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Mentor Up

We’ve all been instructed to “find a mentor” in our student affairs career. But what does that involve? How do we do that? Is getting a mentor even a good idea? I’ve had a mentor for my entire student affairs career. His help has been invaluable. I highly suggest anyone in the field find, and regularly keep in touch with a mentor, for their own professional growth. But that often leads to the next question: How do I get a student affairs mentor?

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Work Life Balance

Work life balance is something that comes up often in student affairs work.  It’s hard to manage both the demands of the profession along with your personal needs. That is especially challenging when you’re a student affairs professional AND you’re on the job hunt. Managing to balance both your professional and personal life can be incredibly demanding. But here are some tips can that help you navigate both of them while conducting your student affairs job search.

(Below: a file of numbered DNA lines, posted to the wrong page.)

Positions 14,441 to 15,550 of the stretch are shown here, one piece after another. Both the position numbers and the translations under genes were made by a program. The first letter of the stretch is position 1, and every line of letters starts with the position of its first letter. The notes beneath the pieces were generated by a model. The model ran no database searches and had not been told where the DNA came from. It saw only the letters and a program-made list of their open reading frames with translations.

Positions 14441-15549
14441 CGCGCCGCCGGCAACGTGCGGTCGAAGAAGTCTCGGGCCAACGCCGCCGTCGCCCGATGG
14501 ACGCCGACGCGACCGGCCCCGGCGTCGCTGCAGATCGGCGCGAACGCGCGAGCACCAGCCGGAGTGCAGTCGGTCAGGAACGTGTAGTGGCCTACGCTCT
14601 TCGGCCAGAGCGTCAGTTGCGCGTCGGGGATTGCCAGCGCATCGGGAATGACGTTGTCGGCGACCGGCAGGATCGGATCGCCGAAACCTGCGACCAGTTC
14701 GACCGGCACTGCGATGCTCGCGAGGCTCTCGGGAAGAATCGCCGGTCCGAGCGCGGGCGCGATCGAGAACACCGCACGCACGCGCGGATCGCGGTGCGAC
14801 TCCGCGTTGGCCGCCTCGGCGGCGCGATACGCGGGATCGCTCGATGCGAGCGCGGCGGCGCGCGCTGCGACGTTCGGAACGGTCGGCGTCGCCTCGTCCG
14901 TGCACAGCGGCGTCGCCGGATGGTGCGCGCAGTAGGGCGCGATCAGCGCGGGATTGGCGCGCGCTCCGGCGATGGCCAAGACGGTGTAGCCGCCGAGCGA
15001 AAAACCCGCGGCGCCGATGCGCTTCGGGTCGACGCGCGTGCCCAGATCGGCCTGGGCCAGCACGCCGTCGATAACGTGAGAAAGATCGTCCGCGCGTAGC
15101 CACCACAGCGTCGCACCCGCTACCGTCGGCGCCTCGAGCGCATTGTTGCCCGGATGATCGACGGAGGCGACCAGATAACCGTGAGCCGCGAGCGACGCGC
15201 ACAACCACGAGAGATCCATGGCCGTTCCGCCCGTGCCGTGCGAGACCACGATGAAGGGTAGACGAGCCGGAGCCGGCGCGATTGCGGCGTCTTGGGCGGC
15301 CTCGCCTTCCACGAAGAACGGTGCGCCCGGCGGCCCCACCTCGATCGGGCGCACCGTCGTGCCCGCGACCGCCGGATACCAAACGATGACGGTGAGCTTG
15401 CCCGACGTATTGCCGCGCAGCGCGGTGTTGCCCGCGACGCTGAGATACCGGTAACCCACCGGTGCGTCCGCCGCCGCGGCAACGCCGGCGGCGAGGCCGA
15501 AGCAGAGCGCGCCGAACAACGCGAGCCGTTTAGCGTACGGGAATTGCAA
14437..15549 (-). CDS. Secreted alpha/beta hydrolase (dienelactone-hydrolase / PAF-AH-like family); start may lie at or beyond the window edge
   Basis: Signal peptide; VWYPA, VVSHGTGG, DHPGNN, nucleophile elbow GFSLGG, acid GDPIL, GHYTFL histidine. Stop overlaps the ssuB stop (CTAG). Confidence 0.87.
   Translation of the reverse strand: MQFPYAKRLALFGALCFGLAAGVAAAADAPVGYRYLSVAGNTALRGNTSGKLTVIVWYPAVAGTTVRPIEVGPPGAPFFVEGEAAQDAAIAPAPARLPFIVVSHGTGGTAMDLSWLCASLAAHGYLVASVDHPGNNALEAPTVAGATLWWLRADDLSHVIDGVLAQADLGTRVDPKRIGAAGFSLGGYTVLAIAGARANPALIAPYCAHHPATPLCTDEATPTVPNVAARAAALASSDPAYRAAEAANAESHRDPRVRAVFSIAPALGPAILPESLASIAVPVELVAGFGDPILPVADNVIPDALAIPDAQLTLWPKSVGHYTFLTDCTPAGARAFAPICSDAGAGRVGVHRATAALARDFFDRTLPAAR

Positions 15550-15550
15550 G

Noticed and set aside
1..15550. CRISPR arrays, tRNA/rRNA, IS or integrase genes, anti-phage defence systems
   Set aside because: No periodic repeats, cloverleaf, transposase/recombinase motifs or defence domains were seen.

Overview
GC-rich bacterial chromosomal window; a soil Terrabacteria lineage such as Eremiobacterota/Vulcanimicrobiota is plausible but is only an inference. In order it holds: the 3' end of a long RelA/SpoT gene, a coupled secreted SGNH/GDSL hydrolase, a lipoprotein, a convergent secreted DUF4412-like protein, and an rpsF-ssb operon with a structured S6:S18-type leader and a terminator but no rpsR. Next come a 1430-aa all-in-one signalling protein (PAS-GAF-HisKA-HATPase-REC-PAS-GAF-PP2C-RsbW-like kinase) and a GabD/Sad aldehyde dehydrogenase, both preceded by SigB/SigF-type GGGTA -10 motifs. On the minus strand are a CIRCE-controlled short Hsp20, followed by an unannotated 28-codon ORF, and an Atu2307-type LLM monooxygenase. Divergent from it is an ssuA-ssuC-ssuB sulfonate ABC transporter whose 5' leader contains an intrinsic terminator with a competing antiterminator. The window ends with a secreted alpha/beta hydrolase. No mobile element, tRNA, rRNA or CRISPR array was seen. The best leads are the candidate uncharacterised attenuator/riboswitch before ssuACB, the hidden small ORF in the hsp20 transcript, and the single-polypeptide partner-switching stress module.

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Did you nail the interview?

Many enter the student affairs interview not knowing if it’ll end in their favor. Though there are certain magical times when they do.  That’s when the interview feels less formal and more casual. It feels less like an interview and more like a conversation. In fact it feels like you are having a good time with some future new colleagues. That’s when you know your interview went well. Here are some great signs that you’ve nailed your student affairs interview.

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Should I take the offer?

If you’ve gotten to this part of the student affairs job search, then some congratulations are in order!  You are the top candidate! The institution wants to bring you on board! But sometimes that isn’t the news you want to hear. That’s because now you have to make a decision…

Do I take the offer or pass?

There are many things to consider when making your decision. An important thing to remember here is to pace yourself and review all of your options. This is a big step. This is the next stage of your career. That means that you owe it to yourself to take the time to make an informed decision.